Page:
F# — XmlSerializer, Record types and [CLIMutable]

I talked about the XML and JSON seri­al­iza­tion of F# types in a pre­vi­ous post, and since then F# 3.0 has been released and a new [CLIMutable] was qui­et­ly added amidst the hype sur­round­ing the awe­some type providers!


CLIMutable Attribute

When applied to a F# record type, the CLIMutable attribute tells the F# com­pil­er to gen­er­ate a default para­me­ter­less con­struc­tor as well as prop­er­ty get­ters and set­ters so that when work­ing with the record type from oth­er .Net lan­guages it’ll appear as a pret­ty stan­dard, muta­ble CLI type that you’d expect.

How­ev­er, when work­ing in F#, the nor­mal rules as far as record types are con­cerned still apply – immutabil­i­ty by default, pat­tern match­ing, cloning using the with key­word, etc.

For a sim­ple record type Per­son, let’s have a look at the com­pile code with and with­out the CLIMutable attribute:

image image

With­out the CLIMutable attribute, this is how the record type is nor­mal­ly com­piled:


With the CLIMutable attribute applied, things look a lot dif­fer­ent:


That’s all well and good, but why is this use­ful you might ask?

Because many seri­al­iz­ers, such as the BCL’s XmlSe­ri­al­iz­er (as well as oth­er seri­al­iz­ers avail­able in the open source space) only work with types that has a default con­struc­tor and con­tains prop­er­ty set­ters.


XmlSerializer and Record types

Unlike the Dat­a­Con­tract­Se­ri­al­iz­er which only requires a type to be dec­o­rat­ed with a Seri­al­iz­able or Dat­a­Con­tract attribute, the XmlSe­ri­al­iz­er on the oth­er hand, also requires the type to define a para­me­ter­less con­struc­tor.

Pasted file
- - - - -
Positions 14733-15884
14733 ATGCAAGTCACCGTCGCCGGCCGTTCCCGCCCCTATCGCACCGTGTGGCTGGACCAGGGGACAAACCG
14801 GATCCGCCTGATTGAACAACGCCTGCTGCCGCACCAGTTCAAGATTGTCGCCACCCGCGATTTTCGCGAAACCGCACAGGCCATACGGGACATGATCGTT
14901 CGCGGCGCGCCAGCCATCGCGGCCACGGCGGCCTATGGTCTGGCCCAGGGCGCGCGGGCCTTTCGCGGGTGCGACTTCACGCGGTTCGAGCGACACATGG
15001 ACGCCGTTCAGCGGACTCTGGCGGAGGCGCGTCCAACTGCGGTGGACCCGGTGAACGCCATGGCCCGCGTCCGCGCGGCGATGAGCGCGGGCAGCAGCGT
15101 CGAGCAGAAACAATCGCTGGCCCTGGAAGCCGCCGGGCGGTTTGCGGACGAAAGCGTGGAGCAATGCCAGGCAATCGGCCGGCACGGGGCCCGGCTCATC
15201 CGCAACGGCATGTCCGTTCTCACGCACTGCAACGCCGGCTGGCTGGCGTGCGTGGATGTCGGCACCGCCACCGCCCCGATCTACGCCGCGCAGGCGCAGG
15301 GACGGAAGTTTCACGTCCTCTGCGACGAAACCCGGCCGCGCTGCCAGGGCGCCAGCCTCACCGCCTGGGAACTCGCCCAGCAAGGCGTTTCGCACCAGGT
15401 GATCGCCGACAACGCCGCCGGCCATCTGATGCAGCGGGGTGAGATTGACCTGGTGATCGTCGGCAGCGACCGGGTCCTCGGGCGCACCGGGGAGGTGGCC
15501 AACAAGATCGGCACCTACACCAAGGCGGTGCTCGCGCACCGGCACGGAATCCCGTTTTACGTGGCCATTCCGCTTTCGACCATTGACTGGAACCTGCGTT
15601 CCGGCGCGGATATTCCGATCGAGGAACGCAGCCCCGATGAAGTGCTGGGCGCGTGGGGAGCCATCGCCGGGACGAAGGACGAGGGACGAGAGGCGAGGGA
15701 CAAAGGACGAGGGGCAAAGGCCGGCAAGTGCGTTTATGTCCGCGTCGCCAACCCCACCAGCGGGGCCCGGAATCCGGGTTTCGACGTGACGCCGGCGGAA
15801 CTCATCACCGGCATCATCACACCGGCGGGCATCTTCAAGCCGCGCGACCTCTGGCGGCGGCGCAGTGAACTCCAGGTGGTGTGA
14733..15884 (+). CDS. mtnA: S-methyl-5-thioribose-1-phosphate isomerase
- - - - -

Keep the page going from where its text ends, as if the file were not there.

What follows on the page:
Whilst both seri­al­iz­ers gen­er­ate XML out­puts, Dat­a­Con­tract­Se­ri­al­iz­er is intend­ed for mar­shalling data (that con­forms to a ‘con­tract’) for trans­porta­tion over the wire and there­fore less con­cerned with read­abil­i­ty of its out­put and offers lit­tle option for you to cus­tomize the gen­er­at­ed XML. It’s there­fore quite hap­py to spit out rather unread­able XML for our Per­son record type above:


<FSI_0004.Person xmlns=“http://schemas.datacontract.org/2004/07/”  xmlns:i=“http://www.w3.org/2001/XMLSchema-instance”><Age_x0040_>30</Age_x0040_><Name_x0040_>Yan Cui</Name_x0040_></FSI_0004.Person>


Mean­while, in the land of the XmlSe­ri­al­iz­er, its sole pur­pose of exis­tence is to gen­er­ate XML and offers a pla­toon of options to help ensure its out­put meets your func­tion­al and aes­thet­ic needs. By default it’ll gen­er­ate nice, indent­ed out­put for our CLIMutable ver­sion of Per­son record type:


<?xml version=“1.0”?>

<Per­son xmlns:xsi=“http://www.w3.org/2001/XMLSchema-instance” xmlns:xsd=“http://www.w3.org/2001/XMLSchema”>

  <Name>Yan Cui</Name>




In addi­tion, you can cus­tomize the XML out­put using the nor­mal XML-relat­ed attrib­ut­es:


<?xml version=“1.0”?>

<Per­son xmlns:xsi=“http://www.w3.org/2001/XMLSchema-instance” xmlns:xsd=“http://www.w3.org/2001/XMLSchema” PersonName=“Yan Cui”>




OSS Serializers

Of the OSS JSON seri­al­iz­ers I bench­mark reg­u­lar­ly, JSON.Net (v4.5.11 test­ed) works with both nor­mal and CLIMutable record types from F#. ServiceStack.Text (v3.9.37 test­ed) doesn’t work with ‘vanil­la’ record types on dese­ri­al­iza­tion (fields are left with default val­ues), but you can workaround by mak­ing the fields muta­ble or add the CLIMutable attribute to the type.


I hope this proves to be use­ful to you, and if like us you have a lot of C# code hang­ing around just to get pret­ty XML out of your F# record types, dare I say it’s about to throw away those C# code! Winking smile